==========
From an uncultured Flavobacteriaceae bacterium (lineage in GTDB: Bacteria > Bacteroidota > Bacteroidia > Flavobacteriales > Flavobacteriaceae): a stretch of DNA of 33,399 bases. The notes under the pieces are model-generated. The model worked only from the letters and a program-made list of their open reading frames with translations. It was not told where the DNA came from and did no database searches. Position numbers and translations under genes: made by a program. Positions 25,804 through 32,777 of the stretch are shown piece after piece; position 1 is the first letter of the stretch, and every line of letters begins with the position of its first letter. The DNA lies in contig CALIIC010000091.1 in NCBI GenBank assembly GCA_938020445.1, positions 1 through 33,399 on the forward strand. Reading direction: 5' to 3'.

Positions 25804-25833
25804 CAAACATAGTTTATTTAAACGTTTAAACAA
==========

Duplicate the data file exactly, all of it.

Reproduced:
From an uncultured Flavobacteriaceae bacterium (lineage in GTDB: Bacteria > Bacteroidota > Bacteroidia > Flavobacteriales > Flavobacteriaceae): a stretch of DNA of 33,399 bases. The notes under the pieces are model-generated. The model worked only from the letters and a program-made list of their open reading frames with translations. It was not told where the DNA came from and did no database searches. Position numbers and translations under genes: made by a program. Positions 25,804 through 32,777 of the stretch are shown piece after piece; position 1 is the first letter of the stretch, and every line of letters begins with the position of its first letter. The DNA lies in contig CALIIC010000091.1 in NCBI GenBank assembly GCA_938020445.1, positions 1 through 33,399 on the forward strand. Reading direction: 5' to 3'.

Positions 25804-25833
25804 CAAACATAGTTTATTTAAACGTTTAAACAA